The way staff have been treated has, too, been controversial. Last November it was reported that the National Union of Journalists (NUJ) were celebrating union recognition of local democracy reporters with the organisation, and this came hard on the heels of other alarming headlines. In July it was published that the NMG furlough scheme was a “waiting room for redundancy” with at least 38 journalism jobs at risk, and in March of the previous year the NUJ criticised plans to cut staff in Brighton, South London and North Wales, which was to lead to an overall headcount reduction of six. The worrying nature of this ‘partnership’ has also been highlighted by David Nicholson on Twitter. He is the NUJ’s National Executive Council (NEC) member for Wales.
The firm has often made the news for all the wrong reasons. In May 2019 under the headline “NUJ speaks up for Newsquest journalists at Gannett AGM” details were released that “…the union remains seriously concerned by Gannett’s stewardship of Newsquest, its relentless job cutting programme, a looming hostile takeover bid and the dire conditions facing journalists who work for the UK company”.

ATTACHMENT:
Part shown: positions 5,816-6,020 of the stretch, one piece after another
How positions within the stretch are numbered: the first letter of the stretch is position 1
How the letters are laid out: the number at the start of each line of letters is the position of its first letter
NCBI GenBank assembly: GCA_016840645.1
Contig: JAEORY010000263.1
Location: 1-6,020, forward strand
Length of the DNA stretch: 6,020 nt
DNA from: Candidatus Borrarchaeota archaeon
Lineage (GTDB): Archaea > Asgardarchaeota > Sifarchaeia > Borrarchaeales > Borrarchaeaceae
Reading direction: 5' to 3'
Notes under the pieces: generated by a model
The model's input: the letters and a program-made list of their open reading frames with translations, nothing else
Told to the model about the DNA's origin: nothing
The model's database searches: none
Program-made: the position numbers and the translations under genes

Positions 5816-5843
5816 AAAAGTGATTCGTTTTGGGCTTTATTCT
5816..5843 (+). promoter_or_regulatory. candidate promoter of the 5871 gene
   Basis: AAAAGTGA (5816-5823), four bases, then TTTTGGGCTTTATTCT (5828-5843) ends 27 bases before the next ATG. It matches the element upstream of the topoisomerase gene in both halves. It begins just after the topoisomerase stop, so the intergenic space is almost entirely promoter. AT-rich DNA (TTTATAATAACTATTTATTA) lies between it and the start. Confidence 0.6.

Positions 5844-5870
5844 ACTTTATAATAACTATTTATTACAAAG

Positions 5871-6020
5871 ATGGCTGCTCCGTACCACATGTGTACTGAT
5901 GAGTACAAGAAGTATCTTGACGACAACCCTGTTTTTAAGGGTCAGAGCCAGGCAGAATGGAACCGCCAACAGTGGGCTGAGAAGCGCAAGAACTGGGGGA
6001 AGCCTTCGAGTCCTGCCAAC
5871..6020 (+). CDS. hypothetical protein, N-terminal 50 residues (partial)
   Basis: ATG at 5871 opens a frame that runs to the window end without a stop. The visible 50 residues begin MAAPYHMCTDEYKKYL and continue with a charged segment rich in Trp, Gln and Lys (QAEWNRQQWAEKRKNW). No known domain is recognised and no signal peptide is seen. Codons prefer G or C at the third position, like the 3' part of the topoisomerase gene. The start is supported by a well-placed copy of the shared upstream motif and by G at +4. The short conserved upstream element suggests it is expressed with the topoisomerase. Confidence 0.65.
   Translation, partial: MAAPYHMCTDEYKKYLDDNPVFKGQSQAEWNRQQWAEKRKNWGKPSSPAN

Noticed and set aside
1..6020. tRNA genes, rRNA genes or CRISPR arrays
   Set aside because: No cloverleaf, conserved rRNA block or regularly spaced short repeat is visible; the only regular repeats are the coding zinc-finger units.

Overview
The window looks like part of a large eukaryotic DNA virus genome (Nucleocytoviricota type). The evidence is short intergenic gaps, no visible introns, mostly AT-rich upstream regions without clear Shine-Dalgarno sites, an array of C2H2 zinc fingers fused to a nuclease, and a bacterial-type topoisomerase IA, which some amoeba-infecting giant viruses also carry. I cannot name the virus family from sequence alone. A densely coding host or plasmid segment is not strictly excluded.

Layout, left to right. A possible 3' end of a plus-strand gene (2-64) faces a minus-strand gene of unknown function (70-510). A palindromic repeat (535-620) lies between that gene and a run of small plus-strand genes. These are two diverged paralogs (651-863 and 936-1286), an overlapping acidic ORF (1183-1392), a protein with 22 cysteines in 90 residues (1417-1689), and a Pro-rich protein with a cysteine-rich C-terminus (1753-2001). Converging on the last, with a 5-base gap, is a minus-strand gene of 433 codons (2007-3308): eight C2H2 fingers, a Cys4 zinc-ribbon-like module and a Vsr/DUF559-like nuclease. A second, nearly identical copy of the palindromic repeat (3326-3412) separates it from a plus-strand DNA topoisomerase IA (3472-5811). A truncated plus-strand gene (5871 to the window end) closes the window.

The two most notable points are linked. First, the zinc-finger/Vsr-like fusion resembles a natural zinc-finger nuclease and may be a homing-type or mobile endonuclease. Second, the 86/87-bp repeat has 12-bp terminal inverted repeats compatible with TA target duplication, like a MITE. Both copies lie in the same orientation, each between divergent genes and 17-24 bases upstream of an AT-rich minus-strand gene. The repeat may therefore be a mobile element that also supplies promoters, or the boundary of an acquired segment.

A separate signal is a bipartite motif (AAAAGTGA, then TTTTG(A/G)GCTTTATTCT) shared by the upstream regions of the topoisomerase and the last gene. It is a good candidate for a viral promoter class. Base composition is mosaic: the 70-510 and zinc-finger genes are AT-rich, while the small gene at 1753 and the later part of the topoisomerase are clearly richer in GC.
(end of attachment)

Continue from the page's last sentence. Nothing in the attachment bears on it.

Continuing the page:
But it is not just this background which has worried many people. One journalist said to The Eye about TN asking for help from readers to subscribe in order to hire another key member of staff: “This is a complete nonsense. We all know how difficult it is starting a new newspaper, but asking for money from your readers to hire a reporter?! I ask you!”. Another told us: “I give it six months. It’s like the Daily News or Today (two defunct newspapers) all over again”.
Several unsold editions of TN were found at different locations around South Wales, and the discovery of them came long after it was published. A journalist on The Eye also contacted several newsagents’ shops in North Wales to ask whether TN was stocked. The answer was always the same – the product was being pushed, but there was little interest and the newsagents had few copies, although there were many returns. The cost of the newspaper had also been cut (a possible sign of problems), and the front page ‘splash’ of a recent edition about a “BUSINESS’ TAX BOOST” has been described to us as “incredibly dreary”. One reader told The Eye: “The price has been reduced from £1.10 to £1. The front page looks deadly dull and isn’t remotely eye-catching”.
There also appeared to be an issue with actually buying TN in certain outlets around Wales. One reader said on Twitter it had to be taken off the shelves at Tesco in Merthyr Tydfil, while another in Cardiff declared: “Odd. In Tesco Western Avenue, Cardiff the checkout girl had to scan the barcode using her iphone…”.